has great buys on cars and homes or garage sales in your neighborhood. When the tornado struck the Piner area earlier this year, our staffers – several of whom live nearby the affected community – were on the scene within an hour. Long after other media moved on to other stories, we’ve continued to report on the continuing impact of the March storms, as well as the efforts of local people who are making a difference rebuilding their neighborhoods. Our reporters take pride in bringing you the news that affects you most, whether it’s a new principal for your child’s school, a change in how trash is picked up or a new business down the street. We also enjoy letting you

know about upcoming festivals in Northern Kentucky, and taking photos of you and your neighbors getting together at community celebrations. There’s no better way to stay connected to our community than your Community Recorder newspaper. If you have questions about our coverage, please send me an email at or call 859-578-1059. If you have questions about your Community Recorder subscriptions, please contact Circulation Customer Service at 859-781-4421. Thank you for allowing us to be part of your neighborhood. Nancy Daly is senior editor of The Community Recorder.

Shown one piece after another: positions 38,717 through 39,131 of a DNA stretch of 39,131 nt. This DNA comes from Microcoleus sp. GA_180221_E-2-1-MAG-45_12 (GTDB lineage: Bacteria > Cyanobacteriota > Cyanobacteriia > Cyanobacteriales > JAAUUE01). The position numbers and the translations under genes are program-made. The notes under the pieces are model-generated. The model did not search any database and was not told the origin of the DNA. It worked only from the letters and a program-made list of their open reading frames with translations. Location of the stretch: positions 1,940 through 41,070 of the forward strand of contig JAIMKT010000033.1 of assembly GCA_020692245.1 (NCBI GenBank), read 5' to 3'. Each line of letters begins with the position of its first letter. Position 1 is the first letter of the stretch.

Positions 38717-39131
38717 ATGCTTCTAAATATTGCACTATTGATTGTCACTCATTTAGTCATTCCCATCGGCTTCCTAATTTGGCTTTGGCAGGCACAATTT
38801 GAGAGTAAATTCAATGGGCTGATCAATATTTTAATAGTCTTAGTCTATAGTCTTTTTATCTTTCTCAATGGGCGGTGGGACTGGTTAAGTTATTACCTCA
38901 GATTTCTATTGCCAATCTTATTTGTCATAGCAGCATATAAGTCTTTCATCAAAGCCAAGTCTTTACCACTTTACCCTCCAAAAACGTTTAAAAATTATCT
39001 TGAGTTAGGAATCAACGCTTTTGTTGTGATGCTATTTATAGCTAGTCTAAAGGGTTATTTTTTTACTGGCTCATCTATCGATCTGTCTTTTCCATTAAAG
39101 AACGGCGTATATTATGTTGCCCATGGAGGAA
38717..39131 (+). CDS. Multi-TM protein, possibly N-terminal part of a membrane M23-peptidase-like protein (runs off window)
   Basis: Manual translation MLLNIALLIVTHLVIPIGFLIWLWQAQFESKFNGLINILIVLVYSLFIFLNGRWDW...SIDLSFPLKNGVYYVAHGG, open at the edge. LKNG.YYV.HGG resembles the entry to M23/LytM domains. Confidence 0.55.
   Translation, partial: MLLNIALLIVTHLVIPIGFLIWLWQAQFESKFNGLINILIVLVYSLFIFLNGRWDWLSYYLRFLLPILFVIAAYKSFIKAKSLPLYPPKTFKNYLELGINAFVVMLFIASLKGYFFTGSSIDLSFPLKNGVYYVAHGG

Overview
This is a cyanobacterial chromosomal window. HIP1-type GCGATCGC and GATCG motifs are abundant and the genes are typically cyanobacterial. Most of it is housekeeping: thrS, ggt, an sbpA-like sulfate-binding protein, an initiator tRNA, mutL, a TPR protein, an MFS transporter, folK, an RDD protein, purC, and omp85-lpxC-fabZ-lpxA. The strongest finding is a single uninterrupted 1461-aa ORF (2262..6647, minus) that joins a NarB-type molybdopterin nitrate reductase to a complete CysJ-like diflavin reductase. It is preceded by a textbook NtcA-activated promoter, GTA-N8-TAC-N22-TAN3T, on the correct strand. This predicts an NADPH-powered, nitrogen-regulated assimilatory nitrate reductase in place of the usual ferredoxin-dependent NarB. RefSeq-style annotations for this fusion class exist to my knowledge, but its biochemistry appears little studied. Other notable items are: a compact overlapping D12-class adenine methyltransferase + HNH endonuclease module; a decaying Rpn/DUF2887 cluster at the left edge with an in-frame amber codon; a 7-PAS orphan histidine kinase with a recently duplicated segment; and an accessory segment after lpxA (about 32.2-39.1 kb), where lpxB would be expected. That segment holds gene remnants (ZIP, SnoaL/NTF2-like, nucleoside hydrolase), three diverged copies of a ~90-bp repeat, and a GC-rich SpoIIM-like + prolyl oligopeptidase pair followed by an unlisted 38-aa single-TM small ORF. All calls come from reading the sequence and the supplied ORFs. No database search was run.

Gateway expands Which ‘poor people’ have Medicaid already? education In the wake of the recent Supreme Court decision upholding much of the Affordable Care law, states have many factors to weigh. Importantly, SCOTUS affirmed the right of states to opt out of the expansion in Medicaid coverage envisioned under Affordable Care, without penalty. Some state and national leaders have been heard to say that the poor are “already covered under Medicaid.” Currently, nearly 15 percent of Kentuckians lack health insurance, including approximately 290,000 lowincome adults who are currently uninsured and would be eligible for the Medicaid expansion. It may surprise many to know that about 8 out of 10 uninsured Kentuckians are working adults. According to the Kaiser Family Foundation, Kentucky could benefit the most, compared to other states, as a result of the Medicaid expansion –with about 57 percent of our uninsured adults newly eligible for coverage. While many believe that Medicaid provides coverage for all low-income individuals, Medicaid coverage is actually quite complex, with significant state-to-state variation. In Kentucky: » Working parents are eligible for Medicaid only if they earn 62 percent or less of the federal poverty level – less than $8,926 per year for a family of two » Jobless parents are eligible if their total income is 36 percent or less of the federal poverty level – less than